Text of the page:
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Tuesday, September 27, 2016

Neighborhood Fixture: Valley Dairy Co.

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The  former 80-year-old Van de Kamp Bakery, which was recently restored,  has long reigned as perhaps Glassell Park’s most well known landmark, with a brick and stucco facade influenced by classic Dutch architecture. Across the street in the 2900 block of Fletcher Drive, sits another well preserved piece of industrial Los Angeles. Built in 1931 at the cost of $75,000, the Art-Deco style building served as the general offices, refrigeration unit and distribution center for Valley Dairy Co., according to a July 1931 Los Angeles Times story. The  exterior of the concrete building  is relatively restrained compared to its Dutch-Revival style neighbor across the street. But, after stepping inside the front door, visitors to the former Valley Dairy Co. are greeted with a colorful and dramatic two-story lobby complete with faux fireplace, a sweeping staircase and colorful tile. Unlike the former Van de Kamp bakery, which now is leased out for educational and government offices, the former Valley Dairy building still houses an industrial concern, J.M Carden Sprinkler Co.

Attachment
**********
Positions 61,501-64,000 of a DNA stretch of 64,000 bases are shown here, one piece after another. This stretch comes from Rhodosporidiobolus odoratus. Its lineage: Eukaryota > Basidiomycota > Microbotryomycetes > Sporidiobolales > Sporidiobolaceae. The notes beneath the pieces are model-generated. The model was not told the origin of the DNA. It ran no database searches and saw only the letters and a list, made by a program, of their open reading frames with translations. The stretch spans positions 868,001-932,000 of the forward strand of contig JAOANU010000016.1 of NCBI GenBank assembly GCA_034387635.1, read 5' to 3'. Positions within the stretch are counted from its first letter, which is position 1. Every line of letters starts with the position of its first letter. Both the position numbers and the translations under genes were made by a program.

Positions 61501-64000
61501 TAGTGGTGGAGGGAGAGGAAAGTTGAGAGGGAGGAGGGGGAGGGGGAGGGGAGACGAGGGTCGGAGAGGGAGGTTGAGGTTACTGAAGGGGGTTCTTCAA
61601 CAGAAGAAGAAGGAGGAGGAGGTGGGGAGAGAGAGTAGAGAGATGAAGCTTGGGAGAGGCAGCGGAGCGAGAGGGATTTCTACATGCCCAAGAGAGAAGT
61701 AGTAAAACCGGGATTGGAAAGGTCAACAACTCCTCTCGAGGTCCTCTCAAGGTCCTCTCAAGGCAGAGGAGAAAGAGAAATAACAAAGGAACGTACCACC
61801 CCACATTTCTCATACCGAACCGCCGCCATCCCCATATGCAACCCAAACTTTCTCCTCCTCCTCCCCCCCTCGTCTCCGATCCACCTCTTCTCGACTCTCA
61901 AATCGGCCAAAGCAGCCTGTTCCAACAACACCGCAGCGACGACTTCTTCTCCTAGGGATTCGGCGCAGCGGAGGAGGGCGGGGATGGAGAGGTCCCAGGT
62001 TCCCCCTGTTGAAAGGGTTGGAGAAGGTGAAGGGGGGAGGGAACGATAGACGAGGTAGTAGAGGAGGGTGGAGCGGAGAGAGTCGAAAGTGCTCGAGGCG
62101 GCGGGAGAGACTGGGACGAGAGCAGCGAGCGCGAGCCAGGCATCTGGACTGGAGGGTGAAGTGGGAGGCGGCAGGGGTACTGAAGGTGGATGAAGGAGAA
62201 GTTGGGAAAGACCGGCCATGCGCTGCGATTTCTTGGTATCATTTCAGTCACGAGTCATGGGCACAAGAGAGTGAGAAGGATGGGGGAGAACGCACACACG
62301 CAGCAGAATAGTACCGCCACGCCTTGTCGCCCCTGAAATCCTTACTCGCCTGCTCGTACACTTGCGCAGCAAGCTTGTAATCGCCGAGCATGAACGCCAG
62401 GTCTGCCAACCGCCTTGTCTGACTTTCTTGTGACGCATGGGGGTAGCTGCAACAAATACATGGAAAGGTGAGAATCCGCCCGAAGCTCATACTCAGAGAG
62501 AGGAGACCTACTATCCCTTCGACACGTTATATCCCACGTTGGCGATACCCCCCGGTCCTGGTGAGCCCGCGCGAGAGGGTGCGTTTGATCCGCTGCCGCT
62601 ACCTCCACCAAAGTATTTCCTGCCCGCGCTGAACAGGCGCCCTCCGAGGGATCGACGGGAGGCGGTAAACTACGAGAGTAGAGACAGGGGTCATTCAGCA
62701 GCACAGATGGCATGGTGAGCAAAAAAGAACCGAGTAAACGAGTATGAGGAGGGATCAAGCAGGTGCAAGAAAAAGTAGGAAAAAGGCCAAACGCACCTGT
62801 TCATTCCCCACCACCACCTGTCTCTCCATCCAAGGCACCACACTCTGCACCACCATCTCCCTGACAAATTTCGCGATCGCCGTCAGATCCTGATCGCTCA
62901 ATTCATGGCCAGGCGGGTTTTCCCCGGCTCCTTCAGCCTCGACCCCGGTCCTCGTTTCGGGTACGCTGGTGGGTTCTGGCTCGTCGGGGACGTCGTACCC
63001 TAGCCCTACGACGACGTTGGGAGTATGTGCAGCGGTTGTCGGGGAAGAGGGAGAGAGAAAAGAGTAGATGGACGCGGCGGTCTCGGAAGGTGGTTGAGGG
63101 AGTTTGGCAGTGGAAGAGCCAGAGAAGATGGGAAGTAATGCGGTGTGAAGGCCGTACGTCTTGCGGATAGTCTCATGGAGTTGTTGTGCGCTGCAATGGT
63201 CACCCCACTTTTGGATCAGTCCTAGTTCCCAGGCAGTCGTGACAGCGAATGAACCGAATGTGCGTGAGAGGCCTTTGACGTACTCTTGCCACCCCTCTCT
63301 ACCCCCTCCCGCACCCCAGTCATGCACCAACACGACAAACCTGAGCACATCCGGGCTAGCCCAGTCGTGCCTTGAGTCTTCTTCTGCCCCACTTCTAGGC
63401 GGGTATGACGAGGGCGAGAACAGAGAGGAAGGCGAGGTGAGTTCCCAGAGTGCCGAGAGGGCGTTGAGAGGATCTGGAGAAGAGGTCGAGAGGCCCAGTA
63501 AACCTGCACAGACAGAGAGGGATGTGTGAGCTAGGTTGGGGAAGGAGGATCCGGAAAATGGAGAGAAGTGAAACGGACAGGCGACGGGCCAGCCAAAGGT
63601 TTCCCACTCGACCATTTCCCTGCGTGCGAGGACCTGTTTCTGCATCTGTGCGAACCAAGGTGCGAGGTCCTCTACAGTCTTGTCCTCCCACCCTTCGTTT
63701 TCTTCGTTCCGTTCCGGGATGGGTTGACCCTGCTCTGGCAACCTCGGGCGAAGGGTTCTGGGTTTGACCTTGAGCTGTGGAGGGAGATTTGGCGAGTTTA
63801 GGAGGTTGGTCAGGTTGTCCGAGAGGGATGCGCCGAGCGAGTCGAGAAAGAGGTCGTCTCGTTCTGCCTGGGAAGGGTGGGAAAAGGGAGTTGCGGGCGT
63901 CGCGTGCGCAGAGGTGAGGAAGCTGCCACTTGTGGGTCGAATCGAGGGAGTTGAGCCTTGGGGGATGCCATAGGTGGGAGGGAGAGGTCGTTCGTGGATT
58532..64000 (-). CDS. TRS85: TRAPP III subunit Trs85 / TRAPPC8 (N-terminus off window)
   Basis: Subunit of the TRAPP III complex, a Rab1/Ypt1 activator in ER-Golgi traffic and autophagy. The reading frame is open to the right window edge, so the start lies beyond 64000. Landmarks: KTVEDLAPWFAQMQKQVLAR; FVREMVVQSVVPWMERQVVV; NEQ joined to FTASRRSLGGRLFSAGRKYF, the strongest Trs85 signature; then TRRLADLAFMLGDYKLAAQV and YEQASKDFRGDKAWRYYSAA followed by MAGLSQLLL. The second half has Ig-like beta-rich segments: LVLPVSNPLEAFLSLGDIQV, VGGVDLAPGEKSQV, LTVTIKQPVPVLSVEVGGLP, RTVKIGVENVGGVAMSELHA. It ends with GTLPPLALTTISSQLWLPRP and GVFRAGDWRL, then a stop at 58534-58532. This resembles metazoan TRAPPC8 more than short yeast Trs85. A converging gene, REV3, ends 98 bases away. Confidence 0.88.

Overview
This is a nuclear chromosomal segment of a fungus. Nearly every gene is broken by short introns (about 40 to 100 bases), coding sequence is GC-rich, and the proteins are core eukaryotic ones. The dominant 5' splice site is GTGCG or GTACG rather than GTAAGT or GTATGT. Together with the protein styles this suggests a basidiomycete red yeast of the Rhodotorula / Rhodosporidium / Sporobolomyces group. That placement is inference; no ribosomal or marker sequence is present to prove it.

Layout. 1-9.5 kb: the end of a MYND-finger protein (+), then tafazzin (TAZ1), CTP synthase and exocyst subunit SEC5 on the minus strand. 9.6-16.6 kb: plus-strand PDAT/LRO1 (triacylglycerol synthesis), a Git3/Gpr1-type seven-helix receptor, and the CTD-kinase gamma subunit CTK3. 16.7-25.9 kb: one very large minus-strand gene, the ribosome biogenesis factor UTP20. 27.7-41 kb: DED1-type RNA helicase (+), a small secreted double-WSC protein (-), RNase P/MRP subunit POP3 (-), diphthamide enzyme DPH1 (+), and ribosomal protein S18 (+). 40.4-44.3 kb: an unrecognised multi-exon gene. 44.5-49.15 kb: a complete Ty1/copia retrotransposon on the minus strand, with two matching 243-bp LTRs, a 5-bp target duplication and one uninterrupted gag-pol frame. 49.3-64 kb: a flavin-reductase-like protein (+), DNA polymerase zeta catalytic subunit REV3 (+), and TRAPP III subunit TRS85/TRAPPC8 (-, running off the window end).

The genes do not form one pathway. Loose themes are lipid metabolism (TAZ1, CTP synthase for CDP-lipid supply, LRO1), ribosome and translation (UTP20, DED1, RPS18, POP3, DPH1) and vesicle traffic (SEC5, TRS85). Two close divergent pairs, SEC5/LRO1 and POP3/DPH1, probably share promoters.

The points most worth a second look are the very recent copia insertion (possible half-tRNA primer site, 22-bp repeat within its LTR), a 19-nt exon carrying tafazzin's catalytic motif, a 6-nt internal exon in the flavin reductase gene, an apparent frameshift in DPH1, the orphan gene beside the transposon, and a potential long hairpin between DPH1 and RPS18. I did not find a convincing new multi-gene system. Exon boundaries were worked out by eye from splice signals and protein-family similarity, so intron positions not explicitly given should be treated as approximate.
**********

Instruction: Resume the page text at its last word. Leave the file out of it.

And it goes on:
Michael Carden said his company moved into the property nearly 30 years ago. The building, which was designed by the engineering firm Ted R. Cooper Company, had been occupied by several tenants – including the Los Angeles Police Department – since Valley Dairy moved out. After moving in, Carden said he spent much time and effort to remove layers of paint from wood doors and cabinetry.  Look closely and you can see the faint outline of hand stenciled  designs on the concrete beams and ceilings. As a youth, Carden said he remembers having lunch with his father, who founded the company, across the street at the former Van de Kamps coffee shop. Carden said the building never attracted his attention until he was looking to expand the company his father founded

Carden said he could have moved the company to an efficient, boxy modern industrial building made of tilt-up concrete walls. But, the Valley Dairy’s architecture helped set him apart. The architects and designers he worked with “loved the place,” he said. “It’s served us well.”